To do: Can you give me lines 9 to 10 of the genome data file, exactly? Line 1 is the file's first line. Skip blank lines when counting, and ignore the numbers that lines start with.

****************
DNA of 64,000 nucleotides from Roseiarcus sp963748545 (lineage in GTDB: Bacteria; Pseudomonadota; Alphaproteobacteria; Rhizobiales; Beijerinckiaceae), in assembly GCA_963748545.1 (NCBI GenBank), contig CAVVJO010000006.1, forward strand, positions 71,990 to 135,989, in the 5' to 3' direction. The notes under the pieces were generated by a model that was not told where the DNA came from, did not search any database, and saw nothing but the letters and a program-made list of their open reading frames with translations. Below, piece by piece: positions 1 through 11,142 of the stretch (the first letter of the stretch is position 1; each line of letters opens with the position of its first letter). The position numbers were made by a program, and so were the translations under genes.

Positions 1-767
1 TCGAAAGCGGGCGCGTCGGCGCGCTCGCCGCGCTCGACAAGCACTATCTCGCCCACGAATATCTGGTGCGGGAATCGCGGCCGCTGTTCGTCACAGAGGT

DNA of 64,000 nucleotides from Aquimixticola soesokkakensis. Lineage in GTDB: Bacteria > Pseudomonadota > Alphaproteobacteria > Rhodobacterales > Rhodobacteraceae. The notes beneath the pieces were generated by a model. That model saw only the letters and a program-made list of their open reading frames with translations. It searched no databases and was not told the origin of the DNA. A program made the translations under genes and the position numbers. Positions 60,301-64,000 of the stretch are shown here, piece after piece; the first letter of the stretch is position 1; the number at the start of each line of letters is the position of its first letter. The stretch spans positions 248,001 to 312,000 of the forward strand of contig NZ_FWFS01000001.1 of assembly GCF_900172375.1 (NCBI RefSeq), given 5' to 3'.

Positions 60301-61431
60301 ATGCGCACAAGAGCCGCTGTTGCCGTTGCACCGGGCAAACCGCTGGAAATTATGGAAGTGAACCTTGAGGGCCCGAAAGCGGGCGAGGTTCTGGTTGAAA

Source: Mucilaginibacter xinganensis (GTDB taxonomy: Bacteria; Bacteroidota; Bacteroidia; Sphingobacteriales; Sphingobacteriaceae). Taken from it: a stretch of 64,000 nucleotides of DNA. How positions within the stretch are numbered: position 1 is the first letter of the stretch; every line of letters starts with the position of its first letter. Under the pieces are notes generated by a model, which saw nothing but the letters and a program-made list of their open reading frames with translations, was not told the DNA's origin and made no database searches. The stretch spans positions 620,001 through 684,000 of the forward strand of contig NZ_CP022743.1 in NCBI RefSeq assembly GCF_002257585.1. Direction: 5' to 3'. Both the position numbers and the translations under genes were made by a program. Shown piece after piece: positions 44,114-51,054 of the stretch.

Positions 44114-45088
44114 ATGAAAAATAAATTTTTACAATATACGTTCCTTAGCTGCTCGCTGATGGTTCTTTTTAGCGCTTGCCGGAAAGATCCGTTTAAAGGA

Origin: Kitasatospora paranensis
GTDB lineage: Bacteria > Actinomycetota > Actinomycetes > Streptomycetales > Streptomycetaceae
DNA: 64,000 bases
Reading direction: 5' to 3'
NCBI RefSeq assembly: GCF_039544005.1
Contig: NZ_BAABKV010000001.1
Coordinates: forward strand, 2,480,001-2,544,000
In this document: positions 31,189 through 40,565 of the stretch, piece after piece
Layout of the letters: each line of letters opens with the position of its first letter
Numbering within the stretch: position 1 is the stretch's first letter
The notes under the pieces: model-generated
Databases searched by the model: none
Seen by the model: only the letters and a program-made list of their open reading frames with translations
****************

44114 ATGAAAAATAAATTTTTACAATATACGTTCCTTAGCTGCTCGCTGATGGTTCTTTTTAGCGCTTGCCGGAAAGATCCGTTTAAAGGA

Origin: Kitasatospora paranensis